Cleaning the house is one of the Chinese New Year traditions. In many Taiwanese families, the majority of the cleanup work is done by mothers!! However, cleanup activities can be fun and a great way to educate children about the Chinese culture and getting organized.
According to research, children from two to three-years-old love to imitate their parents. Household activities are among the actions young children love to imitate , such as sweeping and mopping the floor. Therefore, as part of introducing the Chinese New Year traditions, let’s make this cleanup more than just “picking up the toys.”
Make It Fun
Parents can assign kids age-appropriate chores. The clean up activity can always start with a simple task, and adopt new ones slowly. If the cleaning task is too challenging, perhaps provide rags or a small duster as an alternative. Through these activities, you can also demonstrate how to use the tool properly using simple vocabulary.
Children’s learning ability is unlimited. However, keep in mind that even if they want to help, the results may unintentionally become a disaster; for instance, broken glasses, flipping the trash can, wet clothes, etc. Take a deep breath, make sure there is no injury to the children, and direct them to the proper cleaning method.
Don’t get stressed out whether they are just trying to play or want to help. Children sense the parent’s anger and anxiety which may also affect their emotions. Remember, this is part of the learning process; Take this opportunity to show children that all men make mistakes, and learn to accept and fix them. On the other hand, when children complete a task, draw their attention and encourage them to take pride in what they have accomplished.
Learning Chinese New Year’s Chinese Characters
Being a multilingual child, Chinese New Year is definitely tackling the Mandarin part of language learning. Research shows that children can learn Chinese characters naturally by the age of three, just like the other objects in daily life.
Generally, children between ages three and six begin to develop reading skills, though some may be ready earlier or later than that range. However, it’s never too early to introduce Chinese characters to multilingual kids. In Taiwan, children see Chinese characters everywhere! But in Barcelona, we need to make an extra effort to expose our multilingual kids to more Chinese characters.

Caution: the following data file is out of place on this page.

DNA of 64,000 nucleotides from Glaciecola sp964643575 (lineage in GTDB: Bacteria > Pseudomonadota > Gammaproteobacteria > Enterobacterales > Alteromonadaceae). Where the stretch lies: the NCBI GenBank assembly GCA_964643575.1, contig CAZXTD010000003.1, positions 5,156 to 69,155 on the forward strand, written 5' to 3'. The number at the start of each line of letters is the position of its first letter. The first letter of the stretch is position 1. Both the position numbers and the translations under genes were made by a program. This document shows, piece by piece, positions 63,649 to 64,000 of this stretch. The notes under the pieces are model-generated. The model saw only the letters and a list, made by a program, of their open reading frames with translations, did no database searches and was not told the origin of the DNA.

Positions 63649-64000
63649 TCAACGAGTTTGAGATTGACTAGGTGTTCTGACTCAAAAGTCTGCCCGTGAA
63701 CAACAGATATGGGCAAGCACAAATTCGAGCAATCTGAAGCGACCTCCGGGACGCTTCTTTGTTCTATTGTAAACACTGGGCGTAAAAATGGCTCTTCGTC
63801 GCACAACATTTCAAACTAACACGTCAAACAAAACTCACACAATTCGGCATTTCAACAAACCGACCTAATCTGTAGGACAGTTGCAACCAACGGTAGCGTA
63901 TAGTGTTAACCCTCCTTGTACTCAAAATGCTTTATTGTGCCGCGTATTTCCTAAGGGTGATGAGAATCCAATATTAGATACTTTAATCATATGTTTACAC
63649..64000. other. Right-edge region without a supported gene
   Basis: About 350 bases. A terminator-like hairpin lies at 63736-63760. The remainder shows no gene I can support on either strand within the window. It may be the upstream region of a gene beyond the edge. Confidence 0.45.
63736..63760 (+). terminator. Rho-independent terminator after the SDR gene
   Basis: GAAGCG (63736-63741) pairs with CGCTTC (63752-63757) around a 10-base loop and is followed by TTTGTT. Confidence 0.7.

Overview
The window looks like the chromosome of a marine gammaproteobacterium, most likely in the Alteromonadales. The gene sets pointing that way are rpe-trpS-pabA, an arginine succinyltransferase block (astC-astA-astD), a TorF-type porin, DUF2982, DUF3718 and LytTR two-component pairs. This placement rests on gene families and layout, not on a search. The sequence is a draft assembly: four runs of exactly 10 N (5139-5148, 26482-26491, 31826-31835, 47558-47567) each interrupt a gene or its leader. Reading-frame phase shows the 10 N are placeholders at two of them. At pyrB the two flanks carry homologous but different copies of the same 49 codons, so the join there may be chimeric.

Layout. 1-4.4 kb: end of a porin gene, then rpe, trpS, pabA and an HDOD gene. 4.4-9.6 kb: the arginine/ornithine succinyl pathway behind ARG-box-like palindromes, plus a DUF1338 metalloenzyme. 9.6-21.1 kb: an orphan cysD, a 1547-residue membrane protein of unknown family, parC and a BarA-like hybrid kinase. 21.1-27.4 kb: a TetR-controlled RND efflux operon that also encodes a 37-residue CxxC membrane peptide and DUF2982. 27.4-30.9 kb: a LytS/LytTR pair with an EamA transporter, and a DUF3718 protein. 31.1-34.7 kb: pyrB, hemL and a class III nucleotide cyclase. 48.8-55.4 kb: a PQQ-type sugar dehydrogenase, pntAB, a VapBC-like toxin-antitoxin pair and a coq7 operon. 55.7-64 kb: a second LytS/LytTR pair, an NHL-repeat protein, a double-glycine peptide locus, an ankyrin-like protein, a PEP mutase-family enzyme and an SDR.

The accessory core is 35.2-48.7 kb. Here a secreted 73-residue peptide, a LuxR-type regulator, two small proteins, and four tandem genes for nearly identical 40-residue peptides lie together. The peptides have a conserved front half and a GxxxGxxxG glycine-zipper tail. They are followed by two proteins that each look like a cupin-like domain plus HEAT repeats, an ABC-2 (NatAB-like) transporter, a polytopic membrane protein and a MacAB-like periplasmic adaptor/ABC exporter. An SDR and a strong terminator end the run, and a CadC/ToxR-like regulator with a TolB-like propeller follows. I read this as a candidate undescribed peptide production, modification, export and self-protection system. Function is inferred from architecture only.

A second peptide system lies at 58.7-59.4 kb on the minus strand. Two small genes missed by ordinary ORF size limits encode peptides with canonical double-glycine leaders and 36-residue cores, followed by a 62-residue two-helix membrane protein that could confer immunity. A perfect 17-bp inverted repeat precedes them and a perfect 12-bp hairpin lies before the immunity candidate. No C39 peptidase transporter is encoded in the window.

90% of Brain Growth Happens Before Kindergarten
Ibuka Masaru (1986), the founder of Sony Corporation, is also a well-known Japanese educator promoting early childhood education through Sony Foundations. The Sony Education Foundation discovered a significant difference between how a preschooler and an adult learn Chinese characters. An adult learns Chinese characters by analyzing the structures, the meaning, the strokes, Chinese radicals, or imagining them in Chinese pictograms. Adults see Chinese characters as a formation of an image built with a specific structure and formed by multiple strokes. On the other hand, young children learn Chinese by memorizing it as an entire image, similar to a camera capturing the moment as a whole instead of breaking it down with logic.
Simple Ways to Explain Chinese Characters
Alphabet vs. Chinese Character System
An alphabet consists of a number of letters, and each letter represents a different sound. English, Portuguese, and Spanish are alphabet forms. English has 26 letters, Spanish contains 27 letters, and the Portuguese alphabet has 23 letters. One of the common characteristics among them is they spell out how words should be pronounced. Each letter does not have any meaning by itself.
Chinese characters are not based on an alphabet and are rather complex. All Chinese characters are structured by a number of strokes, each containing a pronunciation and meaning. However, combining two or more characters can mean something entirely different from the character itself.
There are two types of Chinese characters, simplified and traditional. Simplified Chinese characters are used mainly in China, Singapore, and Malaysia. In contrast, traditional Chinese characters are used in Taiwan, Hong Kong, and Macau.
How Do Taiwanese Children Learn Chinese Characters?